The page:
The Future of Water

Water is arguably the most important resource on the planet. As humans, our dependence upon it is profound.

Nations fight over it. Towns are founded near it. Bodies are it; approximately 60% of the adult human body is water (even the boney bits). Ishmael in Moby-Dick is so overcome by how water structures the whole of our lives that he chalks it up to the supernatural. “Take almost any path you please, and ten to one it carries you down in a dale, and leaves you there by a pool in the stream. There is magic in it,” he concludes.

At least metaphorically, all roads really do lead to water. Or rather, without water, there’s no road, no place to get to, and no reason to go.

And right now, water is in danger. Rising temperatures and population growth have changed how water is distributed across the globe. According to the United Nations, 85% of the world’s population already lives in the driest part of a planet that is getting drier, while 780 million people currently do not have access to clean water. Population is expected to grow by 2-3 billion in the next 40 years, putting immense strain on the availability of an already limited resource. 

That’s why Dr. Maria L. Chu uses the Illinois Campus Cluster Program (ICCP) to predict water’s future--and our own.


Chu (left), an Assistant Professor in Agricultural and Biological Engineering, studies how a variety of factors alter how water moves in the watershed. A watershed is all of the land that drains into the same body of water. Watersheds collect all of the water in an area and move it through the ground to creeks, streams, rivers, and, eventually, to the ocean. Chu looks at everything that could impact the quantity and quality of water.

“Water changes are caused by environmental stressors like climate change and land use changes due to socioeconomic factors, like population growth. How land keeps up with the demands of more and more people will affect what our water is like and how much of it there is,” Chu says.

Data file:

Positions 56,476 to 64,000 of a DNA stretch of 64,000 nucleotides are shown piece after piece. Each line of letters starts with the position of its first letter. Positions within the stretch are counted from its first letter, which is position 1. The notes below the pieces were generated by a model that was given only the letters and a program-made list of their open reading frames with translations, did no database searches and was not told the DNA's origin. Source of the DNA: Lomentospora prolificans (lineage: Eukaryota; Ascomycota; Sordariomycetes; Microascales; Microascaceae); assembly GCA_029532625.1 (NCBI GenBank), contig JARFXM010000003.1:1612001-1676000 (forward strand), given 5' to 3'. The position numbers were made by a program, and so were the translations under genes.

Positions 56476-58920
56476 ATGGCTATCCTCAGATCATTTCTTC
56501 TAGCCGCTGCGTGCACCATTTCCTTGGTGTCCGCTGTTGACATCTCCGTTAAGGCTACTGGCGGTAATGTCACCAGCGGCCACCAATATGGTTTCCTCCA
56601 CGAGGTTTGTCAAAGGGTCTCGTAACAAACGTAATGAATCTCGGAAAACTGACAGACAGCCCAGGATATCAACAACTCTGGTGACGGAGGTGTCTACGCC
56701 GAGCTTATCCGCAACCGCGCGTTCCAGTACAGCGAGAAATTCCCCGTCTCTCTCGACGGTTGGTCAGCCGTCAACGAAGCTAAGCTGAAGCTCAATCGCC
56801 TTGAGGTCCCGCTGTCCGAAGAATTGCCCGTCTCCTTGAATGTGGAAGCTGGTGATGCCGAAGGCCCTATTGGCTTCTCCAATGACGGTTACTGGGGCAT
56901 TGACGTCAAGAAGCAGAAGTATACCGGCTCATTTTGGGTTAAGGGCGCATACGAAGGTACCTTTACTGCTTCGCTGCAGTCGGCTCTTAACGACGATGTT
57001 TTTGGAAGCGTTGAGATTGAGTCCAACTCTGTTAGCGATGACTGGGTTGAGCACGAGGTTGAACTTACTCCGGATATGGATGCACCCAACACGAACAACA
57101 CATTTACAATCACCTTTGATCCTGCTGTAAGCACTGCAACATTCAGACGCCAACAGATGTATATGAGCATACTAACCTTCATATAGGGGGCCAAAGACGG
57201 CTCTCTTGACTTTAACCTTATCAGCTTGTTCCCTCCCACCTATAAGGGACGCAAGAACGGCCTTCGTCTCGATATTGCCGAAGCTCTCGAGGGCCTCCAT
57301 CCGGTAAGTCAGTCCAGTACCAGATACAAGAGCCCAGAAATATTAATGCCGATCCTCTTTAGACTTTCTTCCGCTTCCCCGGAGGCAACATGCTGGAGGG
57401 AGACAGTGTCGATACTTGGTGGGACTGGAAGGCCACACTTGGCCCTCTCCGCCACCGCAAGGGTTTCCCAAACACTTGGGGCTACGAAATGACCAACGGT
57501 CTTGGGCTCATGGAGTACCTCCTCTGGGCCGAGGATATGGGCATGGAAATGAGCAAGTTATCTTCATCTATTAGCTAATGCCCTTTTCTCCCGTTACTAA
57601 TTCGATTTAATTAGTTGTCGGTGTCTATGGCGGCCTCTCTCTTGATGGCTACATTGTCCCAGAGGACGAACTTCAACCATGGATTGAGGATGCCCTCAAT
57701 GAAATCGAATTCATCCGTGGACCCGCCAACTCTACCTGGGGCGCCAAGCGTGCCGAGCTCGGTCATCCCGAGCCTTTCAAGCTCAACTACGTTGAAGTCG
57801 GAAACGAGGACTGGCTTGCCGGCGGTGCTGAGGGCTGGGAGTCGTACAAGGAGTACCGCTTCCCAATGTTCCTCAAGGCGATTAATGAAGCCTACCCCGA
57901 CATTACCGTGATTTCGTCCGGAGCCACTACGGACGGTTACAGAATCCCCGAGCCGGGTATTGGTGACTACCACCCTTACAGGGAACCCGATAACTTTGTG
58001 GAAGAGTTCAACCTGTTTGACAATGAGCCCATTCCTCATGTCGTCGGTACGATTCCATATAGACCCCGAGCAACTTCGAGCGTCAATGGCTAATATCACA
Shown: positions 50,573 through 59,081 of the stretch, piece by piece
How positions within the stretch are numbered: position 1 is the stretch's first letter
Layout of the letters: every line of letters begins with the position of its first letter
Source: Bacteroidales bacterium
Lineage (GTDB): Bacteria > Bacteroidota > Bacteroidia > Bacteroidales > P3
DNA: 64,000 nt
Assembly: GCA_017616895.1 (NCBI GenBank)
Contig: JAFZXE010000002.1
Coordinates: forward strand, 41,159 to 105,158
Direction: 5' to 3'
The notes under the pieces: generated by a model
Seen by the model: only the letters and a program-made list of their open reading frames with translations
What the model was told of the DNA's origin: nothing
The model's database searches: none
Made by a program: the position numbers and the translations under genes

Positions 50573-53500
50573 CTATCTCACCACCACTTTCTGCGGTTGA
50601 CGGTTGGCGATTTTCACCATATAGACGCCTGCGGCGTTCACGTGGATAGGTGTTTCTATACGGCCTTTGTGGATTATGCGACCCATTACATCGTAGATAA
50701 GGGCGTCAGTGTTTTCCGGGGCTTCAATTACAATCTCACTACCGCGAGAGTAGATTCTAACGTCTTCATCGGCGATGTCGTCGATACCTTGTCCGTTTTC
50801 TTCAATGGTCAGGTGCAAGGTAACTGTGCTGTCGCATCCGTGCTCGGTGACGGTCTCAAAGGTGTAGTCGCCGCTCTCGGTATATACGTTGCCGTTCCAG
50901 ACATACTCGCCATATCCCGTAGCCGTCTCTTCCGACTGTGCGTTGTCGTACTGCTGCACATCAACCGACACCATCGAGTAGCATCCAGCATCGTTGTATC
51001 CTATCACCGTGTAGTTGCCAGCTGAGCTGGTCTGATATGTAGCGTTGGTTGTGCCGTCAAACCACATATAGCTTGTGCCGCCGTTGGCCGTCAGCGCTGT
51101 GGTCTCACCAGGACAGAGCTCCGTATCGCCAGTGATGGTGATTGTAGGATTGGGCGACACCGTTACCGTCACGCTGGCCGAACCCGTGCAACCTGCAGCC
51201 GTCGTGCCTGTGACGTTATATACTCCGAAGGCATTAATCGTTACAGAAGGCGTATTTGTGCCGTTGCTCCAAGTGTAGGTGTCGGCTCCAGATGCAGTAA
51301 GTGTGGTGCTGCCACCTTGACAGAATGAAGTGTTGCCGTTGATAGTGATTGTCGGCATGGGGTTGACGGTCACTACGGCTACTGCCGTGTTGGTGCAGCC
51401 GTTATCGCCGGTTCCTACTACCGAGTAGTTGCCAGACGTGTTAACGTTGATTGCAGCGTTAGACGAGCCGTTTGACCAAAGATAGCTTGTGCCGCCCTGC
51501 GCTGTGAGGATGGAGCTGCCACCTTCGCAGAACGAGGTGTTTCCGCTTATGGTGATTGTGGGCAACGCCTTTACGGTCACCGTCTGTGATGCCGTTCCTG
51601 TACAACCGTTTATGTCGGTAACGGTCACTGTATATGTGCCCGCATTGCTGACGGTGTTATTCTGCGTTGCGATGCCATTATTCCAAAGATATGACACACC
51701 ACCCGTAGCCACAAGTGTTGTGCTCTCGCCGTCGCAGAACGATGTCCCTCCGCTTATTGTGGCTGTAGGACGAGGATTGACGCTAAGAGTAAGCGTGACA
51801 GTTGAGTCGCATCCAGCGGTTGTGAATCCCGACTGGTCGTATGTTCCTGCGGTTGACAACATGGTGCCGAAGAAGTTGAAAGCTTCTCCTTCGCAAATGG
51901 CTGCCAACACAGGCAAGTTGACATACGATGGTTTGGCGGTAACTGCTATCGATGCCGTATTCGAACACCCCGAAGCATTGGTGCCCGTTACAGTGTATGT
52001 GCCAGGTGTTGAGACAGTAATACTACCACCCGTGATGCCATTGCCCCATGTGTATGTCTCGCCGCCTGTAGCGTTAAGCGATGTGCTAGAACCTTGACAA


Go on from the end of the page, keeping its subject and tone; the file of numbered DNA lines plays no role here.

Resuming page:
One new parking lot can change how water moves between sky, ground, and river in an area. Chu considers the hundreds of thousands of possibilities that this new parking lot will bring to the quality and quantity of water and to the ecosystem as a whole. This work can only be done with supercomputers. After considering all possibilities, Chu ends up with models that can best predict future scenarios.

“I think of scenarios, a bunch of ‘what if?’ statements. ‘If climate change increases this much, what will be the effect?’ A good scenario is ‘if five millimeters of rain fell in an area with four parking lots and crops growing in it using x amount of fertilizer, how is water impacted here?’ But just these three numbers produce twenty-seven combinations,” Chu says.

Chu then relies on the ICCP to see the outcomes of slightly tweaking these models -- adding a parking lot here, planting a few more crops there, causing more rain to fall.

Without access to the Cluster, Chu’s work would be impossible. “Running a model without a supercomputer would take me the rest of my life,” she says.

And supercomputers encourage more efficient work. “You’re forced to optimize,” Chu said with a laugh. “You’re not physically doing the work on your own. Human intervention is less, which does mean that human error is less. With these tools, you run your model, wait, then collect your results.”

What Now 

These results will continue to influence public policy on mitigating and managing water distribution. But Chu’s predictions aren’t just valuable for imagining a potentially parched future.

They’re encouraging us to think of today.

“We’re seeing changes right now. Some places that don’t need more water are getting more than before, and other places that need water aren’t getting any at all,” Chu says.

With Chu’s work, we’re prompted to ask not just “What if?” but “What now?” The future depends on our answer. 


The Illinois Campus Cluster Program (ICCP) is the centralized hub of supercomputing resources at Illinois. Researchers from every field, as well as individuals, groups, and campus units, are welcome to invest in and use these resources. Researchers use the Campus Cluster for a variety of projects, including statistical modeling and data visualization. For more information, see or contact